It’s no secret that many kids are frustrated by school. Absolutely shocking, I know. The truth is that school doesn’t provide a very relevant experience for many kids. Children who don’t see themselves as having much of a career at all when they get older, kids who would rather go into a technical or vocational trade, or kids who are distrustful of institutions based on their own experiences with racial or class biases may all have difficulty in school already. Why, then, would any teacher assign a book that the students find frustrating? Wouldn’t teachers be better served if they let kids choose their own books?
My colleague Autumn Grace addressed this topic recently on this blog. While she lays out some excellent arguments for allowing kids to choose their own reading, I’m here to argue in favor of a slightly different point of view: I think that kids could stand to be frustrated by reading a little more often. This doesn’t mean that kids should be prevented from choosing their own books, not necessarily, but it does mean that teachers should make sure kids are reading books above their grade level.
One of my favorite school shows is Freaks and Geeks, and I remember watching this scene from the third episode when I was younger and scoffing. It seemed to me that the teacher was being overtly condescending to her students, and probably challenging them too much, especially considering that the students in the show were just 14 years old. A few years later, however, I found myself reading Crime and Punishment for the first time, and my opinion changed.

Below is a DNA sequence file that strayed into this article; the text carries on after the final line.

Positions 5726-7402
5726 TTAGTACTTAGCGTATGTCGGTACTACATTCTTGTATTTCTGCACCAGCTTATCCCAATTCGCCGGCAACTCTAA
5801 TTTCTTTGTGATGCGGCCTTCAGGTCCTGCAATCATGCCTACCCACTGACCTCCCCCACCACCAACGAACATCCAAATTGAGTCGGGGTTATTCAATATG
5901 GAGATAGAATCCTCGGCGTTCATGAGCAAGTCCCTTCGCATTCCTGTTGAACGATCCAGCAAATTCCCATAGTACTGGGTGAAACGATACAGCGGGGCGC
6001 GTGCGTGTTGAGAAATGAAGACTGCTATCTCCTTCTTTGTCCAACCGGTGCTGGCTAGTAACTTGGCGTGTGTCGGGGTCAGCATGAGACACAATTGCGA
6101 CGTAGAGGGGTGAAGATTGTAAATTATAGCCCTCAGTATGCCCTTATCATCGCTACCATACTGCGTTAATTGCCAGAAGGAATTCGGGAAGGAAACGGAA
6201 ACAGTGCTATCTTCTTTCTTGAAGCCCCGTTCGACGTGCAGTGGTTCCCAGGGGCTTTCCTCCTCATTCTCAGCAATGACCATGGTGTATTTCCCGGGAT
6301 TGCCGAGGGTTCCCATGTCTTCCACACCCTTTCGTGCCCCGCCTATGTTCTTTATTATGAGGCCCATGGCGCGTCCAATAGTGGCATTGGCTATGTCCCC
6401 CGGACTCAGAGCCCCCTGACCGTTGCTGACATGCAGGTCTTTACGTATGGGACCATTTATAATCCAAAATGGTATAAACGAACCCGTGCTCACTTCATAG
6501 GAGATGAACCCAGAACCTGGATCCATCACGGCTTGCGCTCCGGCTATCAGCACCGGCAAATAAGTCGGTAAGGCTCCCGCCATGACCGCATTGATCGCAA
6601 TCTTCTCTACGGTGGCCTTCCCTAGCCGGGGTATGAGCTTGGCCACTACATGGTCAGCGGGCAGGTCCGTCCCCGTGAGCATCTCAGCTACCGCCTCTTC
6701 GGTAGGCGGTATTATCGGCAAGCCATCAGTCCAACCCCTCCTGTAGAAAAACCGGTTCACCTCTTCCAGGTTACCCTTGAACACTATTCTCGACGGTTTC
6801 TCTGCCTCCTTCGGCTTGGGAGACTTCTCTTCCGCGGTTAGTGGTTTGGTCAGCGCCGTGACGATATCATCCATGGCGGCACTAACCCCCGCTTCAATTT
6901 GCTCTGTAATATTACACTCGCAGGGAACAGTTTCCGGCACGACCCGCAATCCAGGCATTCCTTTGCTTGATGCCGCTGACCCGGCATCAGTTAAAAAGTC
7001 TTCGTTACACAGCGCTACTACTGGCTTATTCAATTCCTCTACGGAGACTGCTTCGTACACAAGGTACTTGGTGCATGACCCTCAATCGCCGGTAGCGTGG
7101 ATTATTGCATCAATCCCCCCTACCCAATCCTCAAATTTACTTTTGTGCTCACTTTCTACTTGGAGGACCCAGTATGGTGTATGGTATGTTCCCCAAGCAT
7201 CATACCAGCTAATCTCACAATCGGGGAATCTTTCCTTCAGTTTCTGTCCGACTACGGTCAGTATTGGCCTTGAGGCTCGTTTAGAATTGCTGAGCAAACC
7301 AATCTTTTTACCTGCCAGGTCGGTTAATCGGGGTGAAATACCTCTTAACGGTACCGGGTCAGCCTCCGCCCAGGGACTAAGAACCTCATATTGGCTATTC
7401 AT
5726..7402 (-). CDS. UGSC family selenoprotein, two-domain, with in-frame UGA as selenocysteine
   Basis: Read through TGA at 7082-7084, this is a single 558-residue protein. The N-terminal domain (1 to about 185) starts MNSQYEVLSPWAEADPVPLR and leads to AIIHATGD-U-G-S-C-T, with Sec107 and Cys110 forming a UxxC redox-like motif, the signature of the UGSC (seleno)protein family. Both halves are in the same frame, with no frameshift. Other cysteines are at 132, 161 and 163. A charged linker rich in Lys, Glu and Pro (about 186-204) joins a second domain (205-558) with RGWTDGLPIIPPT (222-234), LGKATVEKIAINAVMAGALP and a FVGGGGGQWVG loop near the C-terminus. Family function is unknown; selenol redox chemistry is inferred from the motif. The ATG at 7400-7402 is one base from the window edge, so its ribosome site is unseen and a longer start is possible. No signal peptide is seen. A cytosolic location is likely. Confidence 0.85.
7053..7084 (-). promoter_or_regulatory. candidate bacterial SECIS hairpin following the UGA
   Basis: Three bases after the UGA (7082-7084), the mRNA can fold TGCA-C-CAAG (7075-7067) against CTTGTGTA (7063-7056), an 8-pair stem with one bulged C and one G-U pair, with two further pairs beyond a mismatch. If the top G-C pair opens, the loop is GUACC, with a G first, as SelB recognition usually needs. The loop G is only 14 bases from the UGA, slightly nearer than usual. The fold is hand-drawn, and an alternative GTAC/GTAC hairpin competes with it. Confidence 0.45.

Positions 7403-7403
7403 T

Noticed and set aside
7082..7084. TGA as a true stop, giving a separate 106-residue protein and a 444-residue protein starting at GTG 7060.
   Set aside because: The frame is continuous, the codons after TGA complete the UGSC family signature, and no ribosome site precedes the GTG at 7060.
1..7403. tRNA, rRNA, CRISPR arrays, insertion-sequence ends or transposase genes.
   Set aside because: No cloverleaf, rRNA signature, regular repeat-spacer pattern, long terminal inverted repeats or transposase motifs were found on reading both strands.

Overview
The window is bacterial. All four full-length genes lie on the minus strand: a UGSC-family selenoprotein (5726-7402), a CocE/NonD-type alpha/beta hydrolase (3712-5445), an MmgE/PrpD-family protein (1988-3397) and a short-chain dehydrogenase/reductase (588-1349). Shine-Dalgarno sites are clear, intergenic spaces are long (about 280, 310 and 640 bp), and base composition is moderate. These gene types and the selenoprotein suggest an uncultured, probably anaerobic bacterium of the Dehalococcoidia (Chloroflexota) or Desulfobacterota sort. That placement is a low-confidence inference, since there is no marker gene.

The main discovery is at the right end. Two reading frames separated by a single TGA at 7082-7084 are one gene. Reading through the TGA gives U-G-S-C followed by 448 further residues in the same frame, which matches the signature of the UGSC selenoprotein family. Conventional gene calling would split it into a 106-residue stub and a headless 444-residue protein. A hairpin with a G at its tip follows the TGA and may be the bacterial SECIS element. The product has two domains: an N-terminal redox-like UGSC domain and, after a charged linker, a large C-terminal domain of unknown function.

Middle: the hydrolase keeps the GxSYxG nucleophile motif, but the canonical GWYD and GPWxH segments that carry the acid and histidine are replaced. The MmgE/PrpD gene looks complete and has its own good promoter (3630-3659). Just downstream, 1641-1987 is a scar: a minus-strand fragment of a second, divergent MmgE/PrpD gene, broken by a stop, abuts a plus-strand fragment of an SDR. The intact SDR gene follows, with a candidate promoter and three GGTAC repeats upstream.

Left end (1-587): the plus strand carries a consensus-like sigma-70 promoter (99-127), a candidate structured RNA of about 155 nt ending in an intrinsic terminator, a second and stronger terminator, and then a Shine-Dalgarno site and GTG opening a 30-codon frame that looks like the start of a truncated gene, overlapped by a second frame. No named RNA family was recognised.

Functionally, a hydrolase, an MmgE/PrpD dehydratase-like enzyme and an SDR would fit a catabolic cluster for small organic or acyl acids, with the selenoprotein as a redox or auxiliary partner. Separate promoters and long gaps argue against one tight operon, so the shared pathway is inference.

I think one of the truly special things about school is that you can try difficult things and always have a resource. Students should feel comfortable taking risks in school, because risks, in my opinion, are very important for developing the kinds of skills necessary to succeed in the job market. If kids only ever read books that they’re completely comfortable with and unchallenged by, will they truly grow as readers? It’s an open question, but I personally think that high school is a wonderful time to start to encourage kids to step outside of their comfort zones.
Let me return to a point I raised earlier: won’t frustration levels in reading increase the dropout rate? There’s no conclusive evidence for this as far as I can tell, but here’s my take on the issue. A teacher’s job is to motivate students. That’s possible even with difficult assignments as long as a teacher understands what their students value and how they can reach those values in their pedagogy. I think the gains to frustration levels of reading—the possibility for students to become more confident, the possibility for their reading to improve more quickly, and the pride that they’ll feel at having read through a difficult text— are worth the risks. Students can choose their own books if they wish, but I think those books should be genuinely challenging. That’s what teachers are here for, to help students with challenges, so why not encourage kids to take on the challenge?